Study: Vegan Pet Good “At Least as Palatable” to Dogs and Cats, Doesn’t Compromise Welfare

Vegan pet foods “are generally at least as palatable to dogs and cats as conventional meat or raw meat diets”, and they “do not compromise their welfare”. This is according to a new study published in the peer-reviewed scientific journal PLoS One: It was also epublished by the National Institute of Health.

“Consumer suspicion of conventional pet foods, along with perceived health benefits of alternative diets, are fuelling development of the latter”, notes the study’s researchers. “These include raw meat diets, in vitro meat products, and diets based on novel protein sources such as terrestrial and marine plants, insects, yeast and fungi.”

Researchers note that “However, some claim vegan diets may be less palatable, or may compromise animal welfare.” With this in mind researchers “surveyed 4,060 dog or cat guardians to determine the importance to them of pet food palatability, and the degree to which their animals displayed specific behavioural indicators of palatability at meal times.”

Guardians were asked to choose one dog or cat that had been within their household for at least one year, and not on a prescription or therapeutic diet.

The study states that of the 3,976 respondents who played some role in pet diet decision-making, palatability was the third most important among 12 factors cited as important when choosing pet diets. For 1,585 respondents feeding conventional or raw meat diets, who stated they would realistically consider alternative diets, palatability was the fourth most important among 14 desired attributes. For the 2,308 dogs included, reported observations of 10 behavioral indicators of palatability at meal times reliably indicated significant effects of increased reports of appetitive behavior by dogs on a raw meat diet, as opposed to a conventional diet.

“There was no consistent evidence of a difference between vegan diets and either the conventional or raw meat diets”. states the study. “For the 1,135 cats included, reported observations of 15 behavioural indicators indicated that diet made little difference to food-oriented behaviour.”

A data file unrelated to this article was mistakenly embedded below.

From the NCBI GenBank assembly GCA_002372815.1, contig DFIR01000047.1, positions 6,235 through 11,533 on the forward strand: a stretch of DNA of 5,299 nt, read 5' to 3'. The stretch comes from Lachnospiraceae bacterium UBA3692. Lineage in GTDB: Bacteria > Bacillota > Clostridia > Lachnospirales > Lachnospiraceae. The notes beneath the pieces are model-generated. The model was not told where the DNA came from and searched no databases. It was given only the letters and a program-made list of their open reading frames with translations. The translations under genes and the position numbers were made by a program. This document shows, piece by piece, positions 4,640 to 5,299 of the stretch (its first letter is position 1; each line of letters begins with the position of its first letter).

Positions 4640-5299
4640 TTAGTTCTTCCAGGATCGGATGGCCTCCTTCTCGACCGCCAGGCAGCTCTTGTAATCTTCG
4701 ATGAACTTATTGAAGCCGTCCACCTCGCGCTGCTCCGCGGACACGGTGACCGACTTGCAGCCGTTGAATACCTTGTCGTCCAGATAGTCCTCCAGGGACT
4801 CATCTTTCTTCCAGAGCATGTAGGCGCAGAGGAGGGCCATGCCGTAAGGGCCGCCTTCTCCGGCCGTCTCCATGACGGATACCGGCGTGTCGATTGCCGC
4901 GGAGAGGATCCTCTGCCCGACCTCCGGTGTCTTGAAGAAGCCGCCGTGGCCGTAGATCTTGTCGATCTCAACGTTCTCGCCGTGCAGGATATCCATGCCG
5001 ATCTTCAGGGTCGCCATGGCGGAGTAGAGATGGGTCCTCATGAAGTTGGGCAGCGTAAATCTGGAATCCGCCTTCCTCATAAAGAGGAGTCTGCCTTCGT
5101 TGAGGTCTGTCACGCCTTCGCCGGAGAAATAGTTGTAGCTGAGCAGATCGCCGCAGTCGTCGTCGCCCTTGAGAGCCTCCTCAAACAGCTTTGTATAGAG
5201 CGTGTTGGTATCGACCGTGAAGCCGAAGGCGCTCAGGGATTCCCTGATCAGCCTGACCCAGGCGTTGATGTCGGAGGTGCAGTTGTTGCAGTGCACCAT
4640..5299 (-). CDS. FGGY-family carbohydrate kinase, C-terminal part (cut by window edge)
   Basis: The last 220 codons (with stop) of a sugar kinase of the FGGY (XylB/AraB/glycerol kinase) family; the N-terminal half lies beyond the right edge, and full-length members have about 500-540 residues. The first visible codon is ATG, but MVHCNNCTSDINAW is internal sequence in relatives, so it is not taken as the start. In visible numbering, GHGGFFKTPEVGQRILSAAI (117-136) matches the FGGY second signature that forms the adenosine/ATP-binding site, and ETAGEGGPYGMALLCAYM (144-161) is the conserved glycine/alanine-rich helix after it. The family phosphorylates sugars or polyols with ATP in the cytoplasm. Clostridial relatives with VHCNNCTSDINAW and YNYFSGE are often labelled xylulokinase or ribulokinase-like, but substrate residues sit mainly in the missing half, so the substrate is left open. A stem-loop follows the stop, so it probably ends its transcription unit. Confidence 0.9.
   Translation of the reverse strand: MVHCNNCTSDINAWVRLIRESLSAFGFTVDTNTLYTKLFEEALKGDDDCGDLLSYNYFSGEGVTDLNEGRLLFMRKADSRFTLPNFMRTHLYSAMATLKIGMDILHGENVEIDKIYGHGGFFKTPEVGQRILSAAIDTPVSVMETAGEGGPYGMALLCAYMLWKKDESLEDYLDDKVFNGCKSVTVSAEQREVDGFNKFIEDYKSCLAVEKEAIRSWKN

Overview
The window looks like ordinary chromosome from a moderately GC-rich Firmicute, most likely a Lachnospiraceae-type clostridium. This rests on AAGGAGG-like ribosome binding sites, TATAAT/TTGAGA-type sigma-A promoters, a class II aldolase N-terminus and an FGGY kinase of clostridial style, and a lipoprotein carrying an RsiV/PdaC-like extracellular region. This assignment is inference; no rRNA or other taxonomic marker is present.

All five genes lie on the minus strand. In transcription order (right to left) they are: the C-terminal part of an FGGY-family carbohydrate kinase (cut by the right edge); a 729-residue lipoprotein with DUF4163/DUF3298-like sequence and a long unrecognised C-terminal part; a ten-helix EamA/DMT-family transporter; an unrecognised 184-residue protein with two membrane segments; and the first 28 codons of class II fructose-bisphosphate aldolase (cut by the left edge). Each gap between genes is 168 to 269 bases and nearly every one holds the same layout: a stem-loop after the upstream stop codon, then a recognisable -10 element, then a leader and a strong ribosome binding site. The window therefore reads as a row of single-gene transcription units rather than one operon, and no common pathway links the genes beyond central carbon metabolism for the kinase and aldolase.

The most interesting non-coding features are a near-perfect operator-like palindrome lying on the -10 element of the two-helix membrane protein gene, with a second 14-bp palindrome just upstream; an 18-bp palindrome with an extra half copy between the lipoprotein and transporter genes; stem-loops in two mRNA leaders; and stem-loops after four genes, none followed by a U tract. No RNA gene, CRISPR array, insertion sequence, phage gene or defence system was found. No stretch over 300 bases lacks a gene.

The study concludes by stating: “Based on these owner-reported behaviours, our results indicate that vegan pet foods are generally at least as palatable to dogs and cats as conventional meat or raw meat diets, and do not compromise their welfare, when other welfare determinants, such as nutritional requirements, are adequately provided.”

The full abstract of this study can be found below:

Abstract

Consumer suspicion of conventional pet foods, along with perceived health benefits of alternative diets, are fuelling development of the latter. These include raw meat diets, in vitro meat products, and diets based on novel protein sources such as terrestrial and marine plants, insects, yeast and fungi. However, some claim vegan diets may be less palatable, or may compromise animal welfare. We surveyed 4,060 dog or cat guardians to determine the importance to them of pet food palatability, and the degree to which their animals displayed specific behavioural indicators of palatability at meal times. Guardians were asked to choose one dog or cat that had been within their household for at least one year, and not on a prescription or therapeutic diet. Of 3,976 respondents who played some role in pet diet decision-making, palatability was the third most important among 12 factors cited as important when choosing pet diets. For 1,585 respondents feeding conventional or raw meat diets, who stated they would realistically consider alternative diets, palatability was the fourth most important among 14 desired attributes. For the 2,308 dogs included, reported observations of 10 behavioural indicators of palatability at meal times reliably indicated significant effects of increased reports of appetitive behaviour by dogs on a raw meat diet, as opposed to a conventional diet. There was no consistent evidence of a difference between vegan diets and either the conventional or raw meat diets. For the 1,135 cats included, reported observations of 15 behavioural indicators indicated that diet made little difference to food-oriented behaviour. Based on these owner-reported behaviours, our results indicate that vegan pet foods are generally at least as palatable to dogs and cats as conventional meat or raw meat diets, and do not compromise their welfare, when other welfare determinants, such as nutritional requirements, are adequately provided.

Leave a Reply

Your email address will not be published.